With the hoopla over DOPA this summer, people may have the mistaken opinion that the US government (along with many other digital immigrants in US society) have a “head in the sand” view when it comes to digital social networking. The website “Social Networking Sites: A Parent’s Guide” from the US government website OnGuard Online indicates otherwise, at least for the civil servants who I assume have created this excellent resource. (The digital literacy of our elected representatives may not be quite at the level of these website creators, unfortunately.) These are some of the tips shared on the page:
- Keep the computer in an open area, like the kitchen or family room, and use the Internet with your kids.
- Talk to your kids about their online habits. Tell them why it’s important to keep their name, Social Security number, address, phone number, and family financial information to themselves.
- Your kids should post only information that you and they are comfortable with others seeing and knowing.
- Warn your kids about the dangers of flirting with strangers online.
- Tell your children to trust their gut if they have suspicions.
- If they feel threatened by someone or uncomfortable because of something online, they need to tell you, and then report it to the police.
The ideas here support the contentions I made in April, in the post “F2F conversations and dialog as the answer” [to our problems with DSN and many other issues.] They are also supported in Internet Safety curriculum provided by groups like iSafe. This stuff isn’t rocket science, but it is CRITICAL, because I am convinced many parents are simply not having enough conversations with their kids! As my wife blogged last night, many of our families are too busy with our activities to even sit down at the dinner table regularly and engage in simple, relaxed dialog about what is happening in each other’s lives. 🙁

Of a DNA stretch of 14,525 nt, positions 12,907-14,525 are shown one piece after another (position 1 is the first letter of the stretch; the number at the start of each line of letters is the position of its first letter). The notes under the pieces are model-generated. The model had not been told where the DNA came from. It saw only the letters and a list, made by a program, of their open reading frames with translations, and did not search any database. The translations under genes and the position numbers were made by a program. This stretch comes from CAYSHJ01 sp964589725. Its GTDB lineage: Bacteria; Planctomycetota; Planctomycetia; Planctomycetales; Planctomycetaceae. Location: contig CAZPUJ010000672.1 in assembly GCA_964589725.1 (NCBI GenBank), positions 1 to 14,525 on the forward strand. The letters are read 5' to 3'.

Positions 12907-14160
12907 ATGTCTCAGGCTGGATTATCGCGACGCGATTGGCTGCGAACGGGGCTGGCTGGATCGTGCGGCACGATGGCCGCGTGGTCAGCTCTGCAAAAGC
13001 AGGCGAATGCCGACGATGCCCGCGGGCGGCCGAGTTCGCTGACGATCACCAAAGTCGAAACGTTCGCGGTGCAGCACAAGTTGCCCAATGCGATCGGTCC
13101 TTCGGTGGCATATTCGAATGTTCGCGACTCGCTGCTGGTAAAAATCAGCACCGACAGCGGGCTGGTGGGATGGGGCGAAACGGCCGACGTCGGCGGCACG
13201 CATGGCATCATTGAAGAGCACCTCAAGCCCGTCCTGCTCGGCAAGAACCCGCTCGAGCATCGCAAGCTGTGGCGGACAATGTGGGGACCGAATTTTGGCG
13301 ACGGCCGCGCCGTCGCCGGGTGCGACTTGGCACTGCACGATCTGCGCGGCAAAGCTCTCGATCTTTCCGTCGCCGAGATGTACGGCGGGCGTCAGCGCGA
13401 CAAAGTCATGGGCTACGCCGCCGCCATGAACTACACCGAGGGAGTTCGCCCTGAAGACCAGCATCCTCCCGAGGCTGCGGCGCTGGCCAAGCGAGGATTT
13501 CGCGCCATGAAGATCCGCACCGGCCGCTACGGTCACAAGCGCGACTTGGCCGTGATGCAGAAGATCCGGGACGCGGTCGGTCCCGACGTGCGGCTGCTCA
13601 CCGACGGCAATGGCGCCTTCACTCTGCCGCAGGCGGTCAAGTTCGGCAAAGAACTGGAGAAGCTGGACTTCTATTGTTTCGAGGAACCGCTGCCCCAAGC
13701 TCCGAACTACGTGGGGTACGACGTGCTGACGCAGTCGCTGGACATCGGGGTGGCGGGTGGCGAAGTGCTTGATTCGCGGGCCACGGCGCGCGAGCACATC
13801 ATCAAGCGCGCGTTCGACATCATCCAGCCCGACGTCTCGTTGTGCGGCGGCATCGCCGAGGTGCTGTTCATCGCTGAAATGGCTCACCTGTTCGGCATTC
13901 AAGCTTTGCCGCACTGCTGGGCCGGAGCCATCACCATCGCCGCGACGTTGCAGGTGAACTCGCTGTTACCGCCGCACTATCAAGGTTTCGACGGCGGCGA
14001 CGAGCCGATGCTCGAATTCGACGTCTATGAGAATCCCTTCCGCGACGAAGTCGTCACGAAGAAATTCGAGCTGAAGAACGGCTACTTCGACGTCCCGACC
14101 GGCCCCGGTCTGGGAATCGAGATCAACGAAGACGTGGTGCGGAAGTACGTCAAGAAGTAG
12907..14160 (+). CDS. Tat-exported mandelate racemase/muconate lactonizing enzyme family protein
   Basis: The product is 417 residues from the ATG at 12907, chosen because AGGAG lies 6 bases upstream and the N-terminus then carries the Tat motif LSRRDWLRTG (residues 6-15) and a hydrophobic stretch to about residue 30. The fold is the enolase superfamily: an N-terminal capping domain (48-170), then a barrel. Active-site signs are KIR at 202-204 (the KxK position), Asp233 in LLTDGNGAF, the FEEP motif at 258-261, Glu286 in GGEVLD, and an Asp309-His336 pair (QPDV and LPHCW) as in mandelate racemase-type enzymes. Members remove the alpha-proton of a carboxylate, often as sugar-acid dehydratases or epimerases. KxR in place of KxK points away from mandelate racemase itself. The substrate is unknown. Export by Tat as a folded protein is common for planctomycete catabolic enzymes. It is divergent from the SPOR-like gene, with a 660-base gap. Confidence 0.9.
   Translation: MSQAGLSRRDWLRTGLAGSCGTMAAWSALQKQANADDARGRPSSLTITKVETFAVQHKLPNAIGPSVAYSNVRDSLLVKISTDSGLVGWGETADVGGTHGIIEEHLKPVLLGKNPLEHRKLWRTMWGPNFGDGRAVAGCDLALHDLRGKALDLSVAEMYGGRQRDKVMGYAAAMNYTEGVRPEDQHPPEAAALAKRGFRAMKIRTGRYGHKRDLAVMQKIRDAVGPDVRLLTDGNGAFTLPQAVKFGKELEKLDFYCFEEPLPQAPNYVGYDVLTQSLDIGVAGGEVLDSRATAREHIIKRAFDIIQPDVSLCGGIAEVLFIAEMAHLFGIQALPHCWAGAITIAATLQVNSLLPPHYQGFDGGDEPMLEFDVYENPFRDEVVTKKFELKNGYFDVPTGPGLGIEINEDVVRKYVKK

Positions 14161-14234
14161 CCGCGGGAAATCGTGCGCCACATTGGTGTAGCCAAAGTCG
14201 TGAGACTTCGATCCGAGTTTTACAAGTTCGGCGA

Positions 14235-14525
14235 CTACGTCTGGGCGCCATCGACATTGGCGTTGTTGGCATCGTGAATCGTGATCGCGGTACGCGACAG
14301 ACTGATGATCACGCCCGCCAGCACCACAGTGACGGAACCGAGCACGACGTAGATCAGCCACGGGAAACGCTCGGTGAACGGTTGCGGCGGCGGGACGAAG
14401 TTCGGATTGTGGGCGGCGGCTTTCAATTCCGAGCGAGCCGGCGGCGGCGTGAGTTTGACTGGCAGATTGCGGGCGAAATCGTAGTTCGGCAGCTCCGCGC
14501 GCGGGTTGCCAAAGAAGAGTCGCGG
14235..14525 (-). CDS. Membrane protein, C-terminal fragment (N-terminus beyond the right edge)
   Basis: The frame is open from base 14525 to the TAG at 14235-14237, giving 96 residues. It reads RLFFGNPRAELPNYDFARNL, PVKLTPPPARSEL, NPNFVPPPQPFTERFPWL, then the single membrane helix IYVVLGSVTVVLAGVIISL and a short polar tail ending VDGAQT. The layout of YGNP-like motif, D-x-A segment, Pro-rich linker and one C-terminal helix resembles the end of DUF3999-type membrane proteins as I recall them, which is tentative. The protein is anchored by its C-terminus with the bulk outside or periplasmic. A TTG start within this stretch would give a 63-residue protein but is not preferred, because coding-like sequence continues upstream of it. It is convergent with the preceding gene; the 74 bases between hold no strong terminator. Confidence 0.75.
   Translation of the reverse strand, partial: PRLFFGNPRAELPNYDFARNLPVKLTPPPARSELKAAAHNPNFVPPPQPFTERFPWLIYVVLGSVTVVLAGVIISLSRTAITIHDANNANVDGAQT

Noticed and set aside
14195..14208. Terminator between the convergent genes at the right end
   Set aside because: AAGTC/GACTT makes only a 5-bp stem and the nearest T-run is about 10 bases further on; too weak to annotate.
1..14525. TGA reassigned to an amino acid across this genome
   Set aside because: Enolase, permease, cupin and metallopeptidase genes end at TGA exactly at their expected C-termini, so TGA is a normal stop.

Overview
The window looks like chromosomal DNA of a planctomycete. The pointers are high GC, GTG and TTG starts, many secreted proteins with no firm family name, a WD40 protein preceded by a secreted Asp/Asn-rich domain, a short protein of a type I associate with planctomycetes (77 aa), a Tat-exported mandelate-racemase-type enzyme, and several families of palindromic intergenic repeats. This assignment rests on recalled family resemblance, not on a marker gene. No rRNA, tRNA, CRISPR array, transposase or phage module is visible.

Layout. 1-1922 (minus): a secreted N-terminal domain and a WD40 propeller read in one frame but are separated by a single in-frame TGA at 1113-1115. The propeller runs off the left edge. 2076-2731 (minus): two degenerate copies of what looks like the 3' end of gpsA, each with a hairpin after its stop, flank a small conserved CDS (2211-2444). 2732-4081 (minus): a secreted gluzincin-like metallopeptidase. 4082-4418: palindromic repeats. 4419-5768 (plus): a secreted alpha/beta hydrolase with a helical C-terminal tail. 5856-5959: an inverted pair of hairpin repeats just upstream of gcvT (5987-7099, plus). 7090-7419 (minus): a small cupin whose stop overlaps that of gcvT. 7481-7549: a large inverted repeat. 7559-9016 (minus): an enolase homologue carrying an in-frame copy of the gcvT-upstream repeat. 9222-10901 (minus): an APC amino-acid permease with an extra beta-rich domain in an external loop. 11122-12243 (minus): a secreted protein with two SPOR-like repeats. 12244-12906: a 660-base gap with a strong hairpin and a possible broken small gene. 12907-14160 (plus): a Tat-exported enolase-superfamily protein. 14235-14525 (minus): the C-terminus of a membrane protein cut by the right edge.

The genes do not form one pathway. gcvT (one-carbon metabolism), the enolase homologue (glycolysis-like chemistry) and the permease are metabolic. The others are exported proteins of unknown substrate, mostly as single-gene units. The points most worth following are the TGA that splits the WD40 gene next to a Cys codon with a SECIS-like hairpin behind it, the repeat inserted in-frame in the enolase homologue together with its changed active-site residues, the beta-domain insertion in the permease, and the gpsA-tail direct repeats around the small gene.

OnGuard Online has a lot of other excellent information for Internet users of all ages addressing issues like ID theft, Internet auctions, spyware, wireless Internet access dangers, phishing, spam scams, online shopping, peer-to-peer (P2P) file sharing, and voice-over-ip (VoIP).
Via Carl Ward. (Who is, incidentally, my fantastic father-in-law!)
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On this day..
- iPad Screen Recording for Narrated Sketchnotes - 2022
- MinecraftEDU House Spanish Labeling Challenge - 2016
- Sortable, Mobilized Google Spreadsheet with Student Photos and Information - 2013
- Documenting Adventures in Shanghai on an iPhone - 2011
- Internet Safety and Digital Citizenship in Alva, Oklahoma (SlideShare Slidecast) - 2010
- Helping more teachers and students access a Ning website via a subdomain and a CNAME entry in DNS - 2008
- Marketing flyer for K12Online08 - 2008
- Good morning, your WordPress blog has been hacked - 2008
- Entroute to Shanghai - 2007
- Giving Tiger Mail a try - 2006
The odd omission here is “tell your kids not to meet people they know online in private,” which seems to be the biggest thing to avoid.
Good point. LMIRL is the scariest and most potentially dangerous outcome of digital social networking, and it is not even addressed on this site. Yikes! Big omission on their part. Good catch, Tom.